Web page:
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Of Transformations and Translations...

21 December 2011

On the evening of December 12, TRIUMF's main conference room changed from scientific seminar room to a discussion parlor about the parallels between art and science---and had seasoned physicists interpreting art projects from nearby Emily Carr University of Art + Design (ECUAD).

What was going on?

A test run in preparation for the worldwide art and science project, "But hbar? Particle Interactions in Physics and Arts: Artistic Transformation." Of course!

In 2010, TRIUMF named a trio of pioneering artists as its inaugural Artists in Residence: Ingrid Koenig (ECUAD), Elvira Hufschmid (Berlin University of the Arts), and Margit Schild (Berlin University of the Arts). Together, the three artists have conceived of a revolutionary arts project that builds on the emerging thesis of "artistic transformation" where inspiration is passed between artistic mediums to create a "chain reaction" of artwork that analyzes, digests, and responds to a given theme or situation. The premise of "But hbar?" is to start the chain of artistry with stimulus from particle physics. The brilliant innovation – translate the chain of artwork back into science after the process is complete, and then move to another country and repeat! The outcome will be a global arts project that wrestles with particle physics and art in multiple cultures as part of a universally human conversation about the universe and our place within it.

Using an independent study class of talented arts students at ECUAD, Schild and Hufschmid worked with Koenig to develop the basic methodology for the pilot run. In September, TRIUMF theoretical physicist David Morrissey gave the arts class a physics lecture on the search for the Higgs boson. It wasn't an educational event, however; the goal was to deliver the lecture as if it were a physics-department colloquium; that is, the arts students were to get an authentic as possible experience of what a physics-to-physics communication is like. They were then instructed to develop artwork that responded to what they got from the lecture; they then passed their artwork onto another student who interpreted that artwork to develop another original piece. After four iterations across multiple media (visual, dance, music, and sculpture), the final results were placed in the Emily Carr student gallery on December 10. Selected TRIUMF scientists attended the arts exhibit and tape-recorded their reactions to the artwork.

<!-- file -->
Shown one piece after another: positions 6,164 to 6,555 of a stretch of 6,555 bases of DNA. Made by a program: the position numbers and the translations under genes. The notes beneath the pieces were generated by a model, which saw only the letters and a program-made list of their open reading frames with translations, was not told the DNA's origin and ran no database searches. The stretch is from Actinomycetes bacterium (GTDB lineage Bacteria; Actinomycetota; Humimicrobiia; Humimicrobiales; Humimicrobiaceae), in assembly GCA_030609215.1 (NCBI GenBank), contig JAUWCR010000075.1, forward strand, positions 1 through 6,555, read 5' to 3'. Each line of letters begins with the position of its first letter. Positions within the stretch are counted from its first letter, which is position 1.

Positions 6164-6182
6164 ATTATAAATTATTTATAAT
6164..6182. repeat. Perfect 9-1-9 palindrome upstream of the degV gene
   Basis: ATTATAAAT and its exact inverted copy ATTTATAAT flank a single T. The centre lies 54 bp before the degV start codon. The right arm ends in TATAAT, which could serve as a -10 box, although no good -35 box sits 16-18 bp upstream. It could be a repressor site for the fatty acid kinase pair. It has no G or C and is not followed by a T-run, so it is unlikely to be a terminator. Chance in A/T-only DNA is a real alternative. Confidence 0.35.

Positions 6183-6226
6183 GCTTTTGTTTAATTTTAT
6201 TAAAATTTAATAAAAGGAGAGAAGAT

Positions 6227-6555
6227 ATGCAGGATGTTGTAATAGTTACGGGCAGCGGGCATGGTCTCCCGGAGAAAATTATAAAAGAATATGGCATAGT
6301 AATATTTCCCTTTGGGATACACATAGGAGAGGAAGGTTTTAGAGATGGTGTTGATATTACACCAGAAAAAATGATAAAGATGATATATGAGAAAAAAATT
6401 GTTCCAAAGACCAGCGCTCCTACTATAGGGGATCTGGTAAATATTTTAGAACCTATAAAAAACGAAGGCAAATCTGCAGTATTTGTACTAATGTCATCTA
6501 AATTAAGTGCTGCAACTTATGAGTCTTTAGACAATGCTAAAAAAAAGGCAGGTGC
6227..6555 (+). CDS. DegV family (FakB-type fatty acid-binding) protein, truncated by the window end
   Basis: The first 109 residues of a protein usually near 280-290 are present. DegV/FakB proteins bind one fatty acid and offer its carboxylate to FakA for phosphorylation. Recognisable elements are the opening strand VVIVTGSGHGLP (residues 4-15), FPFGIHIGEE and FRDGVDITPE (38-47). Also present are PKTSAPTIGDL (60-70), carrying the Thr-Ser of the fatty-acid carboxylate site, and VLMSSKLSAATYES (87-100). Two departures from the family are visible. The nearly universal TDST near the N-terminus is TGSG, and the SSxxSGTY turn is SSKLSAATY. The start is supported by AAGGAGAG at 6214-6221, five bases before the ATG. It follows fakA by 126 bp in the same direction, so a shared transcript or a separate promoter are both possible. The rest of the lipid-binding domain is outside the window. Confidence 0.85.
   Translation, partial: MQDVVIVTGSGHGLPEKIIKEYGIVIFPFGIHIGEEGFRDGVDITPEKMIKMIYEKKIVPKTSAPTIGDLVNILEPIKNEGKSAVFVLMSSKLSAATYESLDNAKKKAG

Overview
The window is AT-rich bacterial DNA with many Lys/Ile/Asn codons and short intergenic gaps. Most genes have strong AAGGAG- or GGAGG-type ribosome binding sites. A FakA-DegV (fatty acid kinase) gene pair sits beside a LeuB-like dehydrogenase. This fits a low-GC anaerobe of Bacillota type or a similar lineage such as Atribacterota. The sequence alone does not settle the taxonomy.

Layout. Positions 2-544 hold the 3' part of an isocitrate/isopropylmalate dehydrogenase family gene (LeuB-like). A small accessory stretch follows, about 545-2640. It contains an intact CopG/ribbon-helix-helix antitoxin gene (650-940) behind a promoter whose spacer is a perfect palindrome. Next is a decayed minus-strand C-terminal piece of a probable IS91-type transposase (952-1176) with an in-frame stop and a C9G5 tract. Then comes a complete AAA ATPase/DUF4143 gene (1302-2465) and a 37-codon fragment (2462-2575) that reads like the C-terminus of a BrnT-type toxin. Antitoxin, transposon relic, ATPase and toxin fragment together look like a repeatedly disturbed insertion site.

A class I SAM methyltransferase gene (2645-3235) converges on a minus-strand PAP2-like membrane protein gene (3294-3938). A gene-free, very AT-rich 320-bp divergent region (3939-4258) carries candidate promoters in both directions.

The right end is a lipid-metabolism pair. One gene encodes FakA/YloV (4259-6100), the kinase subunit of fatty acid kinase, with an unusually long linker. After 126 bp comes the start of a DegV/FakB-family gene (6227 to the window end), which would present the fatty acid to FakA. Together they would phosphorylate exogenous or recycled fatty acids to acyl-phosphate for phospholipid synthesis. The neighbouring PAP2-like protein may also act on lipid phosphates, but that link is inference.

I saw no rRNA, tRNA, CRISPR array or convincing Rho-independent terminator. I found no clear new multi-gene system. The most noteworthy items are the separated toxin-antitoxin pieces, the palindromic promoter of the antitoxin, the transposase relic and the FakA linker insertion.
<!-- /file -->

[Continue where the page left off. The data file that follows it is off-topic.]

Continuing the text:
Rose Fior
Kirsten BisgaardRose Fior


On Monday evening, they gathered to talk with the Artists in Residence, four of the student artists, and two observers from ECUAD. The topic? How could one "translate" the physicists' experience of the artwork back into the experience, practice, or language of science?

The result was a serious and provocative discussion. Clearly, both the artist and the scientist harness a combination of personality, vision, and creativity to contribute something that goes beyond their immediate experience. By its nature, science seeks reproducibility and consistency to lend credence to an explanation. What is the analogue in art? Different audience members having a similar impression of the art? Similar artwork emerging from a common scientific inspiration or from multiple works? Moreover, does art inspired by science necessarily reflect a scientific idea or can it aim to share and recreate the experience of scientific discovery or can it evoke the feeling of satisfaction and closure that understanding grants a scientist? These ideas are not distinct and separated; perhaps the art could be engaged as "raw data" or a "scientific paper" by scientists, to fuel discussions and debates as if they were attending a conference and talking about a provocative presentation by a colleague.

Without dipping into Aristotelian forms, the evening concluded with some insight and guidance for the team putting together the larger art project. Perhaps the best way to inspire scientists with artwork is to simply give them a series of discussion questions and have them wrestle with what they see and what it means...just as in scientific peer review or a student artists' critique.

Many thanks to Elvira, Ingrid, and Margit for their pioneering efforts; and thanks to the students for their willingness and vision to contribute; and finally, thank you to the TRIUMF scientists who volunteered their time after hours to participate in this unusual "arts/science" experiment (Dave Axen, Claire David, Abishek Kumar, David Morrissey, Art Olin, and Reda Tafirout).

Stay tuned for further art and science interactions in spring 2012!

--by T.I. Meyer, TRIUMF's Head of Strategic Planning & Communications